I think it's definitely worth while to practice emergency stops. I know 'think bike' members have had such opportunity in the past, why can we get together somewhere safe, with some guys that do courses that involved emergency stops, and practice together - ABS on and off. Can we do this? I'd be in

I think ABS on, in general, is better than off (on tar - if yo have ABS that works really well on gravel, than it applies on gravel as well). Newer ABS is better than older, I think.
« Last Edit: October 13, 2014, 11:09:37 am by volroom »
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Offline volroom

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Re: You think you ride tit? You ride shit!
« Reply #32 on: October 13, 2014, 11:45:21 am »
https://www.youtube.com/watch?v=zeo9vC4OgJA

can't believe some of these crashes...
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Offline K-9

Re: You think you ride tit? You ride shit!
« Reply #33 on: October 13, 2014, 01:01:29 pm »
The higher the speed the more critical your reaction time becomes, since you are covering a lot of metres per second.

It is important to practice your braking from a higher speed also, since I have noticed that some are scared to brake hard when at a higher speed, and would try and scrub off
a considerate amount of speed before really starting to brake. This is of course fatal, or could be.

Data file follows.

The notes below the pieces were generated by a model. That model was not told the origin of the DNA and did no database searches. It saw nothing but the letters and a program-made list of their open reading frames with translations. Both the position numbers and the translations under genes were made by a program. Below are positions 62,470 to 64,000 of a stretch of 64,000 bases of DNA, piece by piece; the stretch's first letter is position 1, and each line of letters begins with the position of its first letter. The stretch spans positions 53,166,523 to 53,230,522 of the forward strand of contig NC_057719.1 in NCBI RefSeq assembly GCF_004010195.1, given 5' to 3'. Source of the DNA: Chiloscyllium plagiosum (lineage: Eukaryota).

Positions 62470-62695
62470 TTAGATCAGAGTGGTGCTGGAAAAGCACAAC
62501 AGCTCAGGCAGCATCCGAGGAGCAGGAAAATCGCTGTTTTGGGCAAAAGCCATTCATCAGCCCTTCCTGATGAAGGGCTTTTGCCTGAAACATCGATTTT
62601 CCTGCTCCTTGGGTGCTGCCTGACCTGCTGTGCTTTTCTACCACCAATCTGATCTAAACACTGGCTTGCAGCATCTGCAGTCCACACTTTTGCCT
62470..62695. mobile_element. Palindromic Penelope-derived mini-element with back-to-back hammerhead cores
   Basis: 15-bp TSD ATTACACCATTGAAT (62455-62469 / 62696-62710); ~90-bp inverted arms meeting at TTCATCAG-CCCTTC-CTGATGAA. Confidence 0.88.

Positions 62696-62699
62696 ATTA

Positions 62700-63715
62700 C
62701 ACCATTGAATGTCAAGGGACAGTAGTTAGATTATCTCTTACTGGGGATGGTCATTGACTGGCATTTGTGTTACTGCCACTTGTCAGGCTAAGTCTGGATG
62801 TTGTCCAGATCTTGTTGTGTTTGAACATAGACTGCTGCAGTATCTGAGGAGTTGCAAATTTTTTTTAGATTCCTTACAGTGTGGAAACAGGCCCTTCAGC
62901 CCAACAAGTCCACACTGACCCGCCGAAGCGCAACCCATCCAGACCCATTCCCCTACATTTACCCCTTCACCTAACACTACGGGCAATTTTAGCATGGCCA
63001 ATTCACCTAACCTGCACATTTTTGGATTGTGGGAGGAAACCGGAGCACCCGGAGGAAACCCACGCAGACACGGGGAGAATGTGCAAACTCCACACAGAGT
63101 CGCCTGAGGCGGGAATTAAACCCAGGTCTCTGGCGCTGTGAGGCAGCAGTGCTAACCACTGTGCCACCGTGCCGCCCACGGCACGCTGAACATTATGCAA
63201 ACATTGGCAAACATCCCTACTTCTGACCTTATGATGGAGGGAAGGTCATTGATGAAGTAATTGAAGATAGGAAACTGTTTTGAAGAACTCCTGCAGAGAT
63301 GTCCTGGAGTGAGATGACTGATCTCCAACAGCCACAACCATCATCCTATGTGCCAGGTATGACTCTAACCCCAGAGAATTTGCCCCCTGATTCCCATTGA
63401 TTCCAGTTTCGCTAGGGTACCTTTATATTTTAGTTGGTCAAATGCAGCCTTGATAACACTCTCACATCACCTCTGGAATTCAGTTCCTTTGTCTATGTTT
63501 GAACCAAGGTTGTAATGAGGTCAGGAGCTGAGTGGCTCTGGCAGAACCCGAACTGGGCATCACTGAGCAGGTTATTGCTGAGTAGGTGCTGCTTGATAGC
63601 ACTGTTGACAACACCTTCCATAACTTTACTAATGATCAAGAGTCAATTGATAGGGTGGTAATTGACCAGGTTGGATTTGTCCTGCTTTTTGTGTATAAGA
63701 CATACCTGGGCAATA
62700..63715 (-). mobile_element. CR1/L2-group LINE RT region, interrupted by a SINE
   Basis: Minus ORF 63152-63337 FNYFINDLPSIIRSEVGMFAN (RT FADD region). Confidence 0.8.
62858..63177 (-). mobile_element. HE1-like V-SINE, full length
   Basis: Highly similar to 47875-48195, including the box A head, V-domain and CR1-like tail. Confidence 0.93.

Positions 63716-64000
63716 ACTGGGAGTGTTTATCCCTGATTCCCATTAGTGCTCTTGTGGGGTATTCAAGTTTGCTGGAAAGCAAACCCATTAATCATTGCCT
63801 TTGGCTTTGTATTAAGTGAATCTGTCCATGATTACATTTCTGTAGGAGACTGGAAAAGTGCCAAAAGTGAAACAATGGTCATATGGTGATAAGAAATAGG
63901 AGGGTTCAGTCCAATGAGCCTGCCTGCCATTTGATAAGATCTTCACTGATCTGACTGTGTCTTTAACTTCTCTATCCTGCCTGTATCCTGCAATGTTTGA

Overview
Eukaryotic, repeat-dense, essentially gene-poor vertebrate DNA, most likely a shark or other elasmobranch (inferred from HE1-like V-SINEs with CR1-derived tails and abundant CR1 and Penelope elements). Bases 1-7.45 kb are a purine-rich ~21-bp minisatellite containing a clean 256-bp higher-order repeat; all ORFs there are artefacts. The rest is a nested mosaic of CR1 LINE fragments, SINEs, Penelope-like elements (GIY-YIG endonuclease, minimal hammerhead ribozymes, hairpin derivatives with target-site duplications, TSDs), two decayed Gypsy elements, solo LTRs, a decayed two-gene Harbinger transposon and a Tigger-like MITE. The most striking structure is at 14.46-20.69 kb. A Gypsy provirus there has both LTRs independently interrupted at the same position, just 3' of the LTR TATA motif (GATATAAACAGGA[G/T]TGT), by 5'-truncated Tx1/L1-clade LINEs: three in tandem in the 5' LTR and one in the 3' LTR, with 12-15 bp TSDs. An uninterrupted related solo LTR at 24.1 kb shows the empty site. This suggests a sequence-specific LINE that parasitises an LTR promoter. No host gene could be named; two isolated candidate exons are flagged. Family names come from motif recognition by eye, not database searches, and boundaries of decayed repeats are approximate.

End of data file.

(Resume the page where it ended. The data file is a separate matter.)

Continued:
I rode with GJ and Buff on Saturday, and while GJ was training on his roadbook, I was behind Buff practising braking late into gravelly corners. Tricky, but this is where
most lose it, overrunning corners.

2StrokeDan for a change I agree with what you said.  100% right.

I did a high speed car track course a few years back.  Reaction time at speed, it is an amazing the distance one covers before one even touches the brake AND on the course you are expecting the signal to stop, so reaction time is shorter!!.  I was shocked at the distance it takes to stop at 180.

Braking at high speed.  You see it all the time on the off road courses; for most riders it takes a few attempts before they start braking aggressively at speed.  It is one thing we all need to practice frequently, (new tyre time is a good time to play), but we need to do it every time we get out there. 
Only then will get get it right in a real emergency and save our lives.  As they say the more I practice the luckier I get.

Itís crazy......  We are happy to ride at these high speeds - but too scared to brake at these speeds, makes one think!!!
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Offline Fuzzy Muzzy

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Re: You think you ride tit? You ride shit!
« Reply #34 on: October 13, 2014, 01:08:57 pm »
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Offline Odd Dog

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Re: You think you ride tit? You ride shit!
« Reply #35 on: October 13, 2014, 01:26:07 pm »
You might ride like a tit,, I'm My son is a fekking genius on a bike!!

There fixed Stu. ;)
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Offline BikerJan

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Re: You think you ride tit? You ride shit!
« Reply #36 on: October 13, 2014, 04:03:09 pm »
From my experience i know that when riding a bike without ABS, as an example, you  need to do a bit more thinking when applying brakes in an emergency situation. Ie. To prevent a lockup.